Kelsey Wilson of Wild Child recommends Holiday Mountain

Kelsey Wilson of Wild Child and Holiday Mountain

Kelsey Wilson of Wild Child (r) and Holiday Mountain

Kelsey Wilson’s recommendation: “The only music I listen to most of the time is music that was made at least thirty years ago. Nothing moves me more than the high priestess of soul, Nina Simone, or some good old-fashioned Stevie or Aretha. I grew up dancing in my living room to Curtis Mayfield, The Meters, and Sly and the Family Stone, and even now, funk, reggae and soul are still what wakes me up in the morning (literally – Sly’s, If You Want Me To Stay is my alarm clock).

That being said, within the last couple of weeks, I was introduced to a band from here in Austin called Holiday Mountain. Their album, Become Who You Are is the best thing I’ve heard in AGES. It’s the perfect combination of funk, reggae, soul, and a little something you’ve never heard before, that makes it impossible for you, or at least for me, not to wiggle around like an idiot.

The vocals are so perfect, kind of goofy, and listening to them you can’t help but smile and remember that music should always be made from love. You realize that the lyrics don’t really matter if the melody, rhythm or something else about the song makes you happy and makes you feel something when you hear it. Their lyrics are incredibly unique and uplifting, almost chant-like at times. Every once in a while the vocalist will just make silly noises that are so perfect it gives you chills.

I think as a musician, the most infectious thing you can do on stage is just smile and actually enjoy what you’re doing. People can hear it in your voice. That’s something I’m constantly reminding myself to do when I’m playing, and I’ve almost never seen any band do this more naturally or effortlessly than Holiday Mountain. Seeing them play reminds me to write and play and sing with passion, have FUN doing it (even if it doesn’t look cool), and remember that if you love making it, someone will probably love hearing it for that reason alone.”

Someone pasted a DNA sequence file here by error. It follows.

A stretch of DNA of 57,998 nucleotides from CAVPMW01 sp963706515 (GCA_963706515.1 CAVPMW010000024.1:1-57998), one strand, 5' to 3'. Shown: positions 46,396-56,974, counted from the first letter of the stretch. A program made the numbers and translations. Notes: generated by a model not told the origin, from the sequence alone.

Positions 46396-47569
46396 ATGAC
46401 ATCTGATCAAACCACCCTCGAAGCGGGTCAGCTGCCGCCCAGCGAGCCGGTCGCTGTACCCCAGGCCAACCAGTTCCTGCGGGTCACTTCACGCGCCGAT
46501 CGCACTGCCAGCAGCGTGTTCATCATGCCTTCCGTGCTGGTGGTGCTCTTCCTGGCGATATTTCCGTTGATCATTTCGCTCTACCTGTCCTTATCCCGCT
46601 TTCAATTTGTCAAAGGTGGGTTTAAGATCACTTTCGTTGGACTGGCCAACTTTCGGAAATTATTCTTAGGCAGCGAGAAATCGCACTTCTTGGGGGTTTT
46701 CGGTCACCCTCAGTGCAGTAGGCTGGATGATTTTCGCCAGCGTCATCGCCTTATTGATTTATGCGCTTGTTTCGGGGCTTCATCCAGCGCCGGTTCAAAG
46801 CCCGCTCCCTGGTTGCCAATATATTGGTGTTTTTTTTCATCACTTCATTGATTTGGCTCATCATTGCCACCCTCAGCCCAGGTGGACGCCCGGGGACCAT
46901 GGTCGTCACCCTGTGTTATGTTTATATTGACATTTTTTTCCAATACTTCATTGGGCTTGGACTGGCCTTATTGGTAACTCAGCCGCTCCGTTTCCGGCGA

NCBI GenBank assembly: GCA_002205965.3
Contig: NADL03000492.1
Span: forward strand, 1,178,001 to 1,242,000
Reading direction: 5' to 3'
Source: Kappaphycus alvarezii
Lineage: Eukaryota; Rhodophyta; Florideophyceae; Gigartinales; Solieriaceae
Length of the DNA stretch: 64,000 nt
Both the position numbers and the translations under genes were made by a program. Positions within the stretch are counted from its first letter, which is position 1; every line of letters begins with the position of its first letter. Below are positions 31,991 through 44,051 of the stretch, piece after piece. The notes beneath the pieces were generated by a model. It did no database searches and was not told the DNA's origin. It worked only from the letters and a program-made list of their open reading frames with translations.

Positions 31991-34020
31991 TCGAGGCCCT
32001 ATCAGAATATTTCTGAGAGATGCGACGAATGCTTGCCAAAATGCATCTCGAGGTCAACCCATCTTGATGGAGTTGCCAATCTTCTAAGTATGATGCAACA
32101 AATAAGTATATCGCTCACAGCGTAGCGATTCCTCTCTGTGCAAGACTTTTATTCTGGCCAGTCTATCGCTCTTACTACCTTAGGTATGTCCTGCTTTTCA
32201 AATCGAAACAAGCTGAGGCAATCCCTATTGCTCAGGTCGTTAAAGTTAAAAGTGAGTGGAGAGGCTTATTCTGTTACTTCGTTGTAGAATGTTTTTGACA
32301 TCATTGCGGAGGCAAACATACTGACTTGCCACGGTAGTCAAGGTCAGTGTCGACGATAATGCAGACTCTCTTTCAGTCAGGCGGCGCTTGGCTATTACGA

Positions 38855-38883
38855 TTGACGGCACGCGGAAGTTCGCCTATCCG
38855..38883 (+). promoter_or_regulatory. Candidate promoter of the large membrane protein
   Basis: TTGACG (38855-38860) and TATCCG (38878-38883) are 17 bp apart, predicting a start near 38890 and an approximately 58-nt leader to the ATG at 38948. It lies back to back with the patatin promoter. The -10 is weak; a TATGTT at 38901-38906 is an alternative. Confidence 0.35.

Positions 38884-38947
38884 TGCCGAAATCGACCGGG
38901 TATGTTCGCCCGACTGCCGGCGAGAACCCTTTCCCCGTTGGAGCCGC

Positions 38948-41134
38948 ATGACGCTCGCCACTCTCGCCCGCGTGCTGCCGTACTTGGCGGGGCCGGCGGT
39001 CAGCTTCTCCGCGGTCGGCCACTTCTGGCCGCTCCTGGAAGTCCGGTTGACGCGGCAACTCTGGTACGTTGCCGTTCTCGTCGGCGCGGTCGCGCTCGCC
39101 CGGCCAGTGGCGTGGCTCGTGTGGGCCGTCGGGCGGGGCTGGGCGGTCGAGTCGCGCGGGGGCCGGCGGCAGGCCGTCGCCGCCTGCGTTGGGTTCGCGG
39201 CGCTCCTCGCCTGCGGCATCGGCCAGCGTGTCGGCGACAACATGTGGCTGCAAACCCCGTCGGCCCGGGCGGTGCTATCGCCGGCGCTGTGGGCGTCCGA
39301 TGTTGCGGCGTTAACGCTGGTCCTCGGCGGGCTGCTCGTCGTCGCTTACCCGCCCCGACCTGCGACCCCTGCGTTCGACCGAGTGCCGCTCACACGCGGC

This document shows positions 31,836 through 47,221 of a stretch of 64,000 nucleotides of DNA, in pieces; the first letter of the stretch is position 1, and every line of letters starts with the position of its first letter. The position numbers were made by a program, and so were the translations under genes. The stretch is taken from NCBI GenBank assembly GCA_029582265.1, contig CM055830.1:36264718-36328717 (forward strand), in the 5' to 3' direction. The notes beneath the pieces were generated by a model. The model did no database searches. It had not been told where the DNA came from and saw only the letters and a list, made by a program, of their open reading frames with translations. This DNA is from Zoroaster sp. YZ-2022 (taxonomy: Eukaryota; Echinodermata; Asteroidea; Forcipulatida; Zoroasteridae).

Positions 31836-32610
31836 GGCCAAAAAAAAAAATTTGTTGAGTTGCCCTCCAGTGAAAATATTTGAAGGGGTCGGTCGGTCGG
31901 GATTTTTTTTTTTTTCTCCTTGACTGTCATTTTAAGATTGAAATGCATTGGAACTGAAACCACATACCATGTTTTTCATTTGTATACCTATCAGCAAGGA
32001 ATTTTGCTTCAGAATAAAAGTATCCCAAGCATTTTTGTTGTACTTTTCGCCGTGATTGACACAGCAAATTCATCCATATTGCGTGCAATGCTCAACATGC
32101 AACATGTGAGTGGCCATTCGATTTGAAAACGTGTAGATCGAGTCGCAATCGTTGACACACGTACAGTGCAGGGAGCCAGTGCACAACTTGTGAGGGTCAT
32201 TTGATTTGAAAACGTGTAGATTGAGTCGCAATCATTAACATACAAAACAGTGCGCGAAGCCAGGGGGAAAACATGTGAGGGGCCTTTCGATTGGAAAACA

Kelsey WilsonAbout our guest author, Kelsey Wilson: Yes, we jumped on the Wild Child bandwagon when we heard that the mighty Ben Kweller was slated to produce their sophomore album, The Runaround, but honestly, we should have been on top of this one sooner. Kelsey and Alexander Beggins are the co-leads of the band and they simply killed it with their debut album, Pillow Talk and the press responded appropriately. “By far one of the best albums to be released this year,” exclaimed KUT, Austin’s premiere radio station, a sentiment that was repeated by IndieShuffle and The Austin Statesman. If that praise doesn’t sway you, know that they also just cleaned up at the 2013 Austin Music Awards where they took home the awards for Best Indie Band and Best Folk Band. Simple arrangements, flawless harmonies and songs of heartbreak filled the first effort, but imagine injecting a fuller sound and Ben Kweller into the mix? Damn…the possibilities are endless. Be sure to keep up with the latest band news and tour dates at the Wild Child official band site

Suzanne Santo of honeyhoney recommends Eddie South and Radiohead

Suzanne Santo and Eddie South

Suzanne Santo and Eddie South

Suzanne Santo’s recommendation: “One of my favorite musicians of all time is a jazz violinist from Louisiana named Eddie South. I only have one record called Eddie South: The Dark Angel of the Fiddle: The Complete Standard Transcriptions that I listen to over and over. It is an instrumentally driven compilation (sans vocals) of the most gorgeous violin playing I have ever heard. He gave the instrument a dark yet delicate voice that I have yet to hear anyone else recreate. His gifts as well as his struggles as an African American musician in the late 20′s and 30′s are a true inspiration to me.

The other artist/album I can never get enough of is Radiohead’s In Rainbows. That record takes me through a gauntlet of emotions that leave me either wanting to go for a run, get it on or quit music and become an assassin. I come from the “mixed tape/cd” era where I want to feel a little bit of everything when I listen to music.”

Suzanne SantoAbout our guest author, Suzanne Santo: Suzanne Santo was working as an actress and tinkering in music when Ben Jaffe, a musician who recorded music for TV and film, went to one of Santo’s solo gigs. From there, the duo formed the band honeyhoney and were quickly signed to Kiefer Sutherland’s Ironworks music label. (Kiefer went on to star in and directed their video for Little Toy Gun.) Given Santo’s killer looks and the band’s history with mass media, it may be easy to write the group off as simply a solid band that aspires to end up on sitcom soundtracks. But that’d be a huge mistake. The band’s latest record, Billy Jack is layered with banjos and acoustic guitars, evoking equal parts of Gram Parsons, Rickie Lee Jones and Buffalo Springfield. This is roots music with a modern twist, complete with tight arrangements and Santo’s heartfelt vocals. Amazingly, the band is able to walk the mainstream line (they opened for Christina Perri on her tour) and still keep their head in the Dust Bowl. Be sure to check out their rollicking live shows on these upcoming tour dates.

MP3: Turn That Finger Around by honeyhoney from their album, Billy Jack